3.  Child Sponsorship through People to People: People to People Ministries provides a physical connection with children from the feeding programs and ministries that we are working with.  We are currently seeking sponsors for several children at our partner orphanages.  For $25 a month, child sponsorship provides nutritious food, medical care, educational opportunities, guidance, and life-changing skills. If you are interested in sponsoring a child through People to People, you can set that up by emailing us at: http://jamandjessdunning@gmail.com.

A Few Children in PTP Program


4.  General Ministry and Project Support: This is an all-purpose account. The funds are not designated to a specific project, but are used for a wide variety of needs as they arise. We have used these funds for building projects, Christmas gifts for children, medical needs that arise with directors or children, micro-finance loans, and general travel expenses. This can be supported here: Dunning Ministry/Project Account (choose Ministry option)  Please send us a message if you choose to support!


5.  Support Our Family: As you know, in order to live and work in Kenya we have to raise funds to support our family.  This support allows us to be here.  We are humbled and encouraged by every partner that has joined us on this journey.  If you feel led to partner with us by supporting our family, we appreciate it more than you know. You can set up support here: Dunning Support (choose Support option). Instructions for mailing support can be found here:  Mailing Support

Thank you for your interest, consideration, and prayers.

People to People: Mosquito Net Distribution in Southwest Kenya

Claiming more than 1 million lives every year, in Africa alone, malaria remains the number one killer of children under the age of 5 in sub-Saharan Africa.  In Kenya 75% of people are at risk of contracting malaria, and there were over 9 million documented cases of malaria in 2012.

(Click to enlarge— Infographics found at: Internews Kenya)


People to People works to save lives by helping to prevent the transmission of this disease.  Through the support of the People to People Malaria Net Project, we were able to recently distribute mosquito nets in Southwest Kenya.  We chose the Nyanza Province of Kenya, because it is the region of Kenya that has the highest risk for malaria infection.  This high risk is due to it’s proximity to Lake Victoria and it’s relatively low altitude.


We were able to distribute 150 nets at 3 different locations.  At each location we had a short meeting with those who joined us, where I spoke and tried to encourage the people.  We were also able to provide a meal for all of the community and church members that joined us at each site.

We began our day in Mabera, Kenya, a small town on the Kenya-Tanzania border in the morning.  At this location, we were joined by around 50 people.

(Click on the photos to enlarge and for captions)


After the distribution in Mabera, we drove 2 hours north to the village of Rangwe, Kenya.  The area surrounding Rangwe is pristine.  Before starting the distribution we walked to the top of a nearby hill where we found a quaint a beautiful little chapel.  The Pastor of this church told me that he calls it “The Church on the Hill.”  We met with local pastors, encouraging them and discussed we can better support their ministries.  We then walked back down to join the crowd of over 200 people that had gathered for the distribution site.  We had an amazing time with this people and we were overwhelmed by the reception and generosity of the people in Rangwe.

(Click on the photos to enlarge and for captions)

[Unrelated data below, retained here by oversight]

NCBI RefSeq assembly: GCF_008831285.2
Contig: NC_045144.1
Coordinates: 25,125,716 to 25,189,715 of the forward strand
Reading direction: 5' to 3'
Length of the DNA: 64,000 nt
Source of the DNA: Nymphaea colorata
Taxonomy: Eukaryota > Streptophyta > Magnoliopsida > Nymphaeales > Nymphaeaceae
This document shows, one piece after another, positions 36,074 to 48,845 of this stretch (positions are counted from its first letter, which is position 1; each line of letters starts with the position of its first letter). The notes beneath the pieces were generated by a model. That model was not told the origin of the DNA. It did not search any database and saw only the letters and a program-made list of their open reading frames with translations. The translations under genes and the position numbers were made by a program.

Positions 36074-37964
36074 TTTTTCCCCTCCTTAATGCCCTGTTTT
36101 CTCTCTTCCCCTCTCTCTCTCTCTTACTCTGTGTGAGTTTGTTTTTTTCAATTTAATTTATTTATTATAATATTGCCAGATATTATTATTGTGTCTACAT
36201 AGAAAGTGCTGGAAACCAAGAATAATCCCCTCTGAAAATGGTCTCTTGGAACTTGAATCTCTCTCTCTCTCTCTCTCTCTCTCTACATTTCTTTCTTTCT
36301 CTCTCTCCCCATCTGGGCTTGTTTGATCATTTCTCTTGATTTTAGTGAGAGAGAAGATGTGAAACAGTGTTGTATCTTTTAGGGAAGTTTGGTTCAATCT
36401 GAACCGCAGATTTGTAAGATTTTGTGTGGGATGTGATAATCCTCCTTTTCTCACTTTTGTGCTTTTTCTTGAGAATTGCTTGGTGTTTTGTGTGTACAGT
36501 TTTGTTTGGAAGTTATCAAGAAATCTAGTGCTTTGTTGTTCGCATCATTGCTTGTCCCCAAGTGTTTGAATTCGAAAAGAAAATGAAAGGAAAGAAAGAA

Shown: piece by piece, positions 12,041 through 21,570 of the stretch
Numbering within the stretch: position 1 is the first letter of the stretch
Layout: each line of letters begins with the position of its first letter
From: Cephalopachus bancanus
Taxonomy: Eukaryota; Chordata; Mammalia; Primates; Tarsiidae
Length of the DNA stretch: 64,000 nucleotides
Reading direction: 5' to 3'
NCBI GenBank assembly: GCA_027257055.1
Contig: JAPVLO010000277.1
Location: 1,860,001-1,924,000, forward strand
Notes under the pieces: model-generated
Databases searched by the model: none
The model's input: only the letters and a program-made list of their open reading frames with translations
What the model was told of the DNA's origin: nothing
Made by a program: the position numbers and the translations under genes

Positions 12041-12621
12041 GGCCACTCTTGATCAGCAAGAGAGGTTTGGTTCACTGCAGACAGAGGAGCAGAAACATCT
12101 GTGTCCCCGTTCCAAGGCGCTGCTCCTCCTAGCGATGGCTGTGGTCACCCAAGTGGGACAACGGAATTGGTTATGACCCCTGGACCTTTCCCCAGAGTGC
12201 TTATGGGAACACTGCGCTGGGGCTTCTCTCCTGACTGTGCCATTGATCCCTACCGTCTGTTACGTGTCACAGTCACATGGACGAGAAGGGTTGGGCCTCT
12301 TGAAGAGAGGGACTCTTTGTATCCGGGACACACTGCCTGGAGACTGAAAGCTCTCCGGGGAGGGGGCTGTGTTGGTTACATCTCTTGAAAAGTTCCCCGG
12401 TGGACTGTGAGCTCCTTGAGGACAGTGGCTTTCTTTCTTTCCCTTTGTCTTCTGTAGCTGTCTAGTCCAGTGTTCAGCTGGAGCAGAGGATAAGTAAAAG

The last distribution site of the day was in a small village in Awach, which is outside of Kisumu.  Due to the hectic schedule of the day, we arrived in Awach much later than we had intended.  Even with our tardiness, we were greeted by nearly 200 people singing and celebrating as we arrived.  Because we had to make the 6 hour drive back to Nairobi, and it was already late in the evening,  we were only able to spend a short time with the people.  Even though we only remained for an hour, it was still extremely special and encouraging visit.

(Click on the photos to enlarge and for captions)


Update: June 2015

The last couple of months has been full and incredibly busy.  Not only have we made a lot of progress in our work and ministry, but we have also made huge steps in getting settled.

The most exciting recent development is that we finally moved into our own house.  Our main priority was to find housing where we would feel secure, even when Jamie was traveling.  We were very fortunate to find a great house in a safe and secure gated community that is situated in a very convenient part of town.  Our community is made up of several multi-homed courts.  Our court has an international blend of families, many of which have young children.  Sophie and Ethan have loved having new friends to get to know.  Our shipping container also arrived, so we have really enjoyed setting up house and making the space feel familiar and like home.  We have rediscovered many of our possessions, some that we haven’t seen since we packed them up before moving to Kenya the first time in 2008.  It feels so good to be settled,  That isn’t to say that setting up house hasn’t been without difficulties.  We discovered quickly that the solar panel that heats our water is not extremely effective during the rain season (now).  We have been getting enough warm water for the kids to have a warm bath in the evenings….but that is about all.  So we are learning to embrace cold showers….but we are also strongly considering installing an electronic water heater as a back-up option.  🙂  The last several days the lack of warm water has not been an issue because we haven’t had water at all in our house.  In a case of extreme irony, we have gotten so much rain recently that some of the Kenya Power stations flooded, causing even more power outages than normal, which led to the pumps that generate the water in our community stalling, which resulted in no water for the community……so too much water (rain) has resulted in no water.  There have also been some quirky issues with the house that are the result of a fundi making jua kali repairs (handyman, quick fix that doesn’t always last), but these situations have also provided a lot of laughs for us.  in the grand scheme these are only minor inconveniences though and are nothing compared to challenges many others face every day.  We feel extremely blessed and fortunate for the housing situation we have.  After over 2 months of being vagabonds….it feels so good to be home.